In order to find out more about the Nurse Navigator role, I talked with...Sherri Lawson, RN, BSN, OCN. She graduated from nursing school back in the 80’s and has had a career centered on oncology, starting out an an aide, then an LPN, and going on to serve as a floor nurse, a nurse manager, a resource nurse. While working as a resource nurse Sherri did community outreach, cancer prevention initiatives and cancer education. As the Nurse Navigator Coordinator, she currently is in charge of five other professional nurses who serve in this capacity in two different hospitals.

    What population do you serve?

    We work with all the patients who have a medical oncologist referral and we oversee the care of all oncology patients, watching for signs of complications. When a patient first receives their diagnosis, we are often right there, in the room. After the doctor leaves, we answer questions and schedule PET scans, Ports, Chemo Education, follow-up appointments.

    Nurse Navigators’ positions developed in response to a need. Patients were getting lost in the system and showing up for their first oncology appointments without the necessary tests, so time was wasted. We want to make sure that treatment begins as soon as is possible, given the patient’s condition. It is our role to keep track of people, to stay connected with them, to help coordinate their care and to take some of the burden of worry away. We also become a person that they can call if trouble arises.

    How long have Nurse Navigators been around?

    It is a fairly new field in our area, with the first positions starting in the 1990’s. I was the first one and had to work out my own job description. Now we have Nurse Navigators for lung cancer, breast cancer and for lung nodule follow up. There may be more positions opening as the focus on outpatient-centered care continues. We see it as our job to do excellent work in planning ahead, symptom management and appropriate referrals. At times we also serve as informal counselors when patients need to talk and get answers to questions that we are qualified to help with.

    What is your favorite part and your least favorite part of being a Nurse Navigator?

    Without a doubt, the patients are my favorite part. It is good to feel that they know they have a contact person for questions or concerns. It’s like throwing them a lifeline.

    The most challenging part is the sheer volume, trying to accomplish all that needs to be done. In an average day, we have contact with about 20 patients per day and make 30-40 phone calls. The Nurse Navigators generally attend the initial diagnosis-sharing physician visit and help answer immediate questions about what comes next. These appointments vary in duration but can take two hours or more. It is hard to do everything and maintain that high level of excellence that we know our patients deserve.

    If you wanted to be a Nurse Navigator, how would you prepare?

    In our area, the Nurse Navigators are RNs and have experience in oncology. They also tend to be independent workers, self-starters and people who are truly committed to quality care. Being able to work well with the medical staff, office staff and ancillary providers is also key. My long term experience in this hospital system is a definite asset and helps makes me more effective. But the most important part of being a great Nurse Navigator is doing it with heart and soul, having true compassion for the patients.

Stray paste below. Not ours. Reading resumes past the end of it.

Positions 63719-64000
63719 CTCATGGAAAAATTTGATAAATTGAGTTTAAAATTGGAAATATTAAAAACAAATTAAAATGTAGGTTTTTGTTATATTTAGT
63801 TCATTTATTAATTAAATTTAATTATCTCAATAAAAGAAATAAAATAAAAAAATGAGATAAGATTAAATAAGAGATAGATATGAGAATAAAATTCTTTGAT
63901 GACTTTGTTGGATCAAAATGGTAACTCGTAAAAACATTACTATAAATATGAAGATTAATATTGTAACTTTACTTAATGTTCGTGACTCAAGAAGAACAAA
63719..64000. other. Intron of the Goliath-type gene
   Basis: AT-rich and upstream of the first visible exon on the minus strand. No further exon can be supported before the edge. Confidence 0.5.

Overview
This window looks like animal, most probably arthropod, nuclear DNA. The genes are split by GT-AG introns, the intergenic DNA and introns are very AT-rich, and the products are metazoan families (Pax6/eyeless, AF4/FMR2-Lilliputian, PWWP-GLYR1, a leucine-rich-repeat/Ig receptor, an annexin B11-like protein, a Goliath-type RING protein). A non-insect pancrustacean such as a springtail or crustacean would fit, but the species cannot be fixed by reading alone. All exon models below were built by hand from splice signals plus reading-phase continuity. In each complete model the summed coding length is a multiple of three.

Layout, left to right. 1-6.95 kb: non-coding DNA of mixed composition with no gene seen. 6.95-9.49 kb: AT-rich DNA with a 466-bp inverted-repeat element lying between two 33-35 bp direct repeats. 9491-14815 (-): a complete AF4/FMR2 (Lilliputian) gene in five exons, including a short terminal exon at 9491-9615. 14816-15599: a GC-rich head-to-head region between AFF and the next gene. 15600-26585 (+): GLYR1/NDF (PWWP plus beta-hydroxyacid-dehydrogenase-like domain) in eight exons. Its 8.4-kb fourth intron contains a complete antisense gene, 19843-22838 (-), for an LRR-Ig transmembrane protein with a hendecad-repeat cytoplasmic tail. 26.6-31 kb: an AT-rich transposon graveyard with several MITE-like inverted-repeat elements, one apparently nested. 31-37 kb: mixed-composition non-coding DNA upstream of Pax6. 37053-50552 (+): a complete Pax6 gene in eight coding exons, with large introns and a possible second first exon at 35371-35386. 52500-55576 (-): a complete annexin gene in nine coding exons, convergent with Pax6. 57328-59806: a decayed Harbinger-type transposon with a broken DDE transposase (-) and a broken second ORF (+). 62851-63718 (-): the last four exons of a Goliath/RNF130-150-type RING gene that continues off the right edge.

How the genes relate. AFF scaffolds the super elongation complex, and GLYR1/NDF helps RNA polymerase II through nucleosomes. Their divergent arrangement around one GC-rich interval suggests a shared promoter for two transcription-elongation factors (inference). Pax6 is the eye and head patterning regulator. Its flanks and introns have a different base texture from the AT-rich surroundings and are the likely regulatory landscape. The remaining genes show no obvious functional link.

Like most nursing jobs, the role of the Nurse Navigator varies from hospital to hospital and area to area. This is a snap shot of one Nurse Navigator’s job, her training and some of what she does day-to-day. You may have a much different experience based on your location and the system you work for. I hope you will feel free to share variations on the role in your responses.

  • Aug 20 '16

    What a great peek into the graduate student journey. I so agree that it's worth it. Once you have your degree, no one can take it away from you. What better to invest in than yourself and your own education.

  • Aug 20 '16

    I'm so excited for graduate school and to expand my learning. I love my role as an ICU nurse and I cannot wait to build on that knowledge base and be a provider.

  • Feb 4 '15

    In my hospital, you'd admit and discharge patients, do H&Ps, round daily on patients and come up with daily plan in consultation with the cardiologists, enter orders, examine patients and write daily progress notes, provide education, write discharge summaries etc. Outlook in my area (SW Pennsylvania) is excellent - they can't hire enough ACNPs. Salary depends on what you talk HR into really - there's a wide range. As a new NP, our range is around 32-50/hr (cost of living is low in this area). We work 4 x 10hr shifts per week mostly, some departments do 3 x 12s. You could also work in a CTICU, a lot of places now are staffing ICUs with ACNPs in conjunction with intensivists.

  • Feb 4 '15

    Job outlook should be good. In the NW, there's a limited number of cardiologists for so many patients. Mid level providers are needed to help manage chronic conditions like heart failure. I've worked with many many cardiologist as an RN, and they just want to mess with this kind of stuff. They usually defer to the NP or PA.